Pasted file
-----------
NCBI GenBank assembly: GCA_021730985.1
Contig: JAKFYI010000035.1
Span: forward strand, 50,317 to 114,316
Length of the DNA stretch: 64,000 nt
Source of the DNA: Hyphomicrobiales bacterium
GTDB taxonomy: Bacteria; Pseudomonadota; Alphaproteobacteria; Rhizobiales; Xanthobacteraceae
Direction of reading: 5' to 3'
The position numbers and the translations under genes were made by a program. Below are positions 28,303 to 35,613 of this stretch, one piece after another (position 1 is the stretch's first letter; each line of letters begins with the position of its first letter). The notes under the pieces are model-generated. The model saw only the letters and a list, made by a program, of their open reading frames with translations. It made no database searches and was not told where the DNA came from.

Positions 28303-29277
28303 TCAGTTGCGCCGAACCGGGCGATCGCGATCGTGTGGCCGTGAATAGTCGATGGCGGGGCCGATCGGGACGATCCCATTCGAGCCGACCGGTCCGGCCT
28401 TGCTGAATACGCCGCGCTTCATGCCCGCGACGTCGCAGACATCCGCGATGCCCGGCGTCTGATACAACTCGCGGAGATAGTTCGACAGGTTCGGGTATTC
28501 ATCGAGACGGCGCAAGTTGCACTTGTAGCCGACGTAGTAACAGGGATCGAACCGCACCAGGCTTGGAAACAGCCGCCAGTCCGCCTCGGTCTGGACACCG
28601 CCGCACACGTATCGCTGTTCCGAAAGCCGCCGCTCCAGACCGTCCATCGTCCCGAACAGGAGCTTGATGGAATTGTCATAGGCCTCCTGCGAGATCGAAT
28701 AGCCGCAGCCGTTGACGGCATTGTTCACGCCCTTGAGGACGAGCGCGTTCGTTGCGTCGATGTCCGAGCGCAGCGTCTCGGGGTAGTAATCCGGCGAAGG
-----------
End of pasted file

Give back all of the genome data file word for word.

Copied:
NCBI GenBank assembly: GCA_021730985.1
Contig: JAKFYI010000035.1
Span: forward strand, 50,317 to 114,316
Length of the DNA stretch: 64,000 nt
Source of the DNA: Hyphomicrobiales bacterium
GTDB taxonomy: Bacteria; Pseudomonadota; Alphaproteobacteria; Rhizobiales; Xanthobacteraceae
Direction of reading: 5' to 3'
The position numbers and the translations under genes were made by a program. Below are positions 28,303 to 35,613 of this stretch, one piece after another (position 1 is the stretch's first letter; each line of letters begins with the position of its first letter). The notes under the pieces are model-generated. The model saw only the letters and a list, made by a program, of their open reading frames with translations. It made no database searches and was not told where the DNA came from.

Positions 28303-29277
28303 TCAGTTGCGCCGAACCGGGCGATCGCGATCGTGTGGCCGTGAATAGTCGATGGCGGGGCCGATCGGGACGATCCCATTCGAGCCGACCGGTCCGGCCT
28401 TGCTGAATACGCCGCGCTTCATGCCCGCGACGTCGCAGACATCCGCGATGCCCGGCGTCTGATACAACTCGCGGAGATAGTTCGACAGGTTCGGGTATTC
28501 ATCGAGACGGCGCAAGTTGCACTTGTAGCCGACGTAGTAACAGGGATCGAACCGCACCAGGCTTGGAAACAGCCGCCAGTCCGCCTCGGTCTGGACACCG
28601 CCGCACACGTATCGCTGTTCCGAAAGCCGCCGCTCCAGACCGTCCATCGTCCCGAACAGGAGCTTGATGGAATTGTCATAGGCCTCCTGCGAGATCGAAT
28701 AGCCGCAGCCGTTGACGGCATTGTTCACGCCCTTGAGGACGAGCGCGTTCGTTGCGTCGATGTCCGAGCGCAGCGTCTCGGGGTAGTAATCCGGCGAAGG